NFU Vice President Stuart Roberts was interviewed live on BBC Breakfast today (25 July) responding to a new WRAP (Waste and Resources Action Programme) report on food surplus and waste on farm.
The BBC Breakfast team, including business correspondent Colletta Smith, reported live from NFU horticulture board member Anthony Snell's soft fruit farm near Ross-on-Wye in Herefordshire. Anthony was also interviewed on the programme. Almost nothing is wasted on the farm. Fruit is sold to two retailers depending on quality, or it can be used as puree or preserve or sent to a local anaerobic digestion plant to help create green energy.
Stuart Roberts talked about the work that farmers do to find other markets and uses for produce that doesn't meet the specifications set by retailers, such as allowing the public to pick end of season produce or using waste produce to feed anaerobic digesters.
Pictured above: NFU Vice President Stuart Roberts was interviewed live on BBC Breakfast
Mr Roberts said:
“Farmers do a fantastic job producing food which is safe, traceable and affordable. All farmers and growers work extremely hard to ensure there is as little waste as possible at farm level; that simply makes good business sense.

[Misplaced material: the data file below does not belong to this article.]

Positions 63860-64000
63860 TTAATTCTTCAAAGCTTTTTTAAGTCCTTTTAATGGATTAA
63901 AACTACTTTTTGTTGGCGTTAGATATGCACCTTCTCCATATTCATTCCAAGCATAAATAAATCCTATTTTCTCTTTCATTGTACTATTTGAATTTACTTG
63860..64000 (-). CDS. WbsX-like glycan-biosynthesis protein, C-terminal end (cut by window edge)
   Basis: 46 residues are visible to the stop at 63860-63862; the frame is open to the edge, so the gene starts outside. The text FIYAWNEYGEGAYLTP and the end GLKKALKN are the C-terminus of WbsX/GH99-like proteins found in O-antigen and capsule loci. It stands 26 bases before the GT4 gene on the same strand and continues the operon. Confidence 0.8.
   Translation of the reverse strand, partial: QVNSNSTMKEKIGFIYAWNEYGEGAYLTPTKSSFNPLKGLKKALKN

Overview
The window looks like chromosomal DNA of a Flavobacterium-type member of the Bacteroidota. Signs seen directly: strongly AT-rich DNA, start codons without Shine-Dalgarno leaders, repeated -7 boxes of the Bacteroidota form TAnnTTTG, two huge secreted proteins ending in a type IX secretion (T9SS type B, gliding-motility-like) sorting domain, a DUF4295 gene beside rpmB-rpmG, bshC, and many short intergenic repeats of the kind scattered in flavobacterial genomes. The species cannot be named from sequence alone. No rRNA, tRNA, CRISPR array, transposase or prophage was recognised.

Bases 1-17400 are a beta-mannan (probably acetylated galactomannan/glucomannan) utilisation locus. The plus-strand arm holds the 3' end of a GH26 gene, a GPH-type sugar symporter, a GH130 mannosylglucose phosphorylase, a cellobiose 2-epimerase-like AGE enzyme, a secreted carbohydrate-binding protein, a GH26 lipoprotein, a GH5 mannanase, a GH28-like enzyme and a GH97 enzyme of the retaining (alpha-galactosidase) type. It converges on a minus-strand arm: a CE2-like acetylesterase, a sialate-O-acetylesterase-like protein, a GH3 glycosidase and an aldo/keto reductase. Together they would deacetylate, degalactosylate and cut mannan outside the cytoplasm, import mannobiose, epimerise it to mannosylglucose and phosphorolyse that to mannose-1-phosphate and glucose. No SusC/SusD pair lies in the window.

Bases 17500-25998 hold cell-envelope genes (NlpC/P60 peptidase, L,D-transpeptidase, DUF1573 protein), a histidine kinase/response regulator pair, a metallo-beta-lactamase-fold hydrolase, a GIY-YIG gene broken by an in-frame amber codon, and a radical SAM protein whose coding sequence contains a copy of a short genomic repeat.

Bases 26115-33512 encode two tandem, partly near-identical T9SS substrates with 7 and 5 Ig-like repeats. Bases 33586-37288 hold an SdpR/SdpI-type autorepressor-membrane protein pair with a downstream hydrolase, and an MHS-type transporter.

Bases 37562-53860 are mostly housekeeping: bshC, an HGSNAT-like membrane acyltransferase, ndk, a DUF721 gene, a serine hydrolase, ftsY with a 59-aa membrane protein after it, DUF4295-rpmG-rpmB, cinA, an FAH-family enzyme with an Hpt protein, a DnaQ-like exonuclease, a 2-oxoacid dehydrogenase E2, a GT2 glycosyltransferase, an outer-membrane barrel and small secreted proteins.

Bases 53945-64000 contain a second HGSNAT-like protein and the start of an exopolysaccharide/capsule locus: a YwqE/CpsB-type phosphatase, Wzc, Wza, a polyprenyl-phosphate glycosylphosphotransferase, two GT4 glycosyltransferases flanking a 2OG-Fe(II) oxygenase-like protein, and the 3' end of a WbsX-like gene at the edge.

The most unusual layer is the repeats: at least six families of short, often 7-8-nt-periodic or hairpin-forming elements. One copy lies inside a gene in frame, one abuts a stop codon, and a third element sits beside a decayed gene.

“And the farming sector has already taken steps to do more, from improving agronomy, harvesting and processing techniques to using polytunnels to protect soft fruit from weather extremes. At times, the crops produced don’t meet the stringent specifications set by retailers and so farmers have found other markets for these crops to avoid waste such as feeding anaerobic digesters to create green energy or ploughing back in as fertiliser.
“The NFU recently joined major British retailers and food companies in signing the government’s ‘Step up to the Plate’ initiative which pledges to halve food waste by 2030. We need to see everyone in the supply chain pulling together to ensure this happens and develop strategies to help keep waste to a minimum.”
More about WRAP
WRAP is supporting several areas of work to refine its findings, and directly impact on waste arising in the field including supporting the not-for-profit farmer network Innovative Farmers in piloting a farmer-led approach to food waste data collection.
The Food Surplus Network is a new resource created by WRAP that helps farmers and small businesses identify and connect with new markets for surplus food, including business-to-business trading platforms.
Find out more at the WRAP website.
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